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GM will begin making the popular Chevrolet Equinox at its Spring Hill plant in the second half of 2012 with a $61 million investment.
UAW President Bob King plans to highlight the return of assembly work to the plant for the first time since 2009 as he continues attempts to organize non-union Japanese, German, and South Korean auto plants located mainly in the U.S. South.
Broad outlines of such a plan were announced in September when GM and the UAW reached a four-year labor agreement. Instead of raises for veteran auto workers, GM agreed to expand work at several plants and create jobs.
GM plans to follow up its expansion with the addition of an as yet unnamed midsize vehicle for the 2015 model year. GM will hire some 1,196 workers to begin work in for that product in 2013. GM said it will invest $183 million at Spring Hill for that product.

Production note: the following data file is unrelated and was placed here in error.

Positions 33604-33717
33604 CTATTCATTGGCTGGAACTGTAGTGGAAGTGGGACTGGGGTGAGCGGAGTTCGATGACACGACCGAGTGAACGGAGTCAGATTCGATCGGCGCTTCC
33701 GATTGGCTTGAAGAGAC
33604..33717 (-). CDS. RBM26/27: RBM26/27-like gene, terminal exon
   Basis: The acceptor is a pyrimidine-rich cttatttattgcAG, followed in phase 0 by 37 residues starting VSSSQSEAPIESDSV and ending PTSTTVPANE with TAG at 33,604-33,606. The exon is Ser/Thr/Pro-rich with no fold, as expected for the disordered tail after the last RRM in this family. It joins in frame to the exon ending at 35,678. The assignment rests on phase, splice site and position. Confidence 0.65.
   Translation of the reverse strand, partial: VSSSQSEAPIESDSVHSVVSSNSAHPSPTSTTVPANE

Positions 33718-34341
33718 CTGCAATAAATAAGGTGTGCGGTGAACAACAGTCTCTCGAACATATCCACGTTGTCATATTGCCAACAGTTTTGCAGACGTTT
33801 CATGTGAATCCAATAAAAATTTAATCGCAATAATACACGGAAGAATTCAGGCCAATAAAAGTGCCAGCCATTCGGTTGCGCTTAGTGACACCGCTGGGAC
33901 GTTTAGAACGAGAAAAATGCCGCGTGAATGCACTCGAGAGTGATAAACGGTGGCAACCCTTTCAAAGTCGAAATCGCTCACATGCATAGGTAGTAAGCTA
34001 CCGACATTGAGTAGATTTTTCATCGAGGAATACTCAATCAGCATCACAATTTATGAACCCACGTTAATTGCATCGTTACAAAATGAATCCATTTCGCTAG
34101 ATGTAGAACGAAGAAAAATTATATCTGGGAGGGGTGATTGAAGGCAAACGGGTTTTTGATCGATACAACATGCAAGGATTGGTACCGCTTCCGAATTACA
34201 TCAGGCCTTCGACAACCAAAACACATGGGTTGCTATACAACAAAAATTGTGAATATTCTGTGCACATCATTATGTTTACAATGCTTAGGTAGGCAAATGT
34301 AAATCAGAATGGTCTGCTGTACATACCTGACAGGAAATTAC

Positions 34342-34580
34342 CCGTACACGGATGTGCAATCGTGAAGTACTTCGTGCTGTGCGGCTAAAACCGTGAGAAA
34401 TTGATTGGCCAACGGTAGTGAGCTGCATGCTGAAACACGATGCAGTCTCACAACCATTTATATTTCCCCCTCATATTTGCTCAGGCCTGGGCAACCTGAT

Of the 1,881 jobs that will be created at the Spring Hill plant, 1,684 will be UAW-represented workers. The roughly 400 GM workers presently on layoff will be given first chance to fill the Spring Hill jobs as well as new posts opening at its Wentzville, Missouri plant.
The new hires will be paid nearly $16 per hour, whereas veteran assembly workers would earn roughly $29 per hour. Second-tier pay is to rise to about $19 per hour over the course of the four-year contract.
Before being “idled” in 2009 when GM shut 14 plants as it went through bankruptcy, the Spring Hill plant was the center of production for the Saturn brand and employed more than 8,000 workers. The plan lost its assembly line production in 2009, but remained open mainly as an engine plant, employing about 1,000 workers.
Equinox bodies are currently being produced at a GM plant in Ingersoll, Ontario, and assembled at its plant in Oshawa, Ontario. Both plants are running three shifts a day to keep up with demand for the crossover. Through October, GM had sold 163,000 Equinox models in the U.S. this year, up 45% from 2010.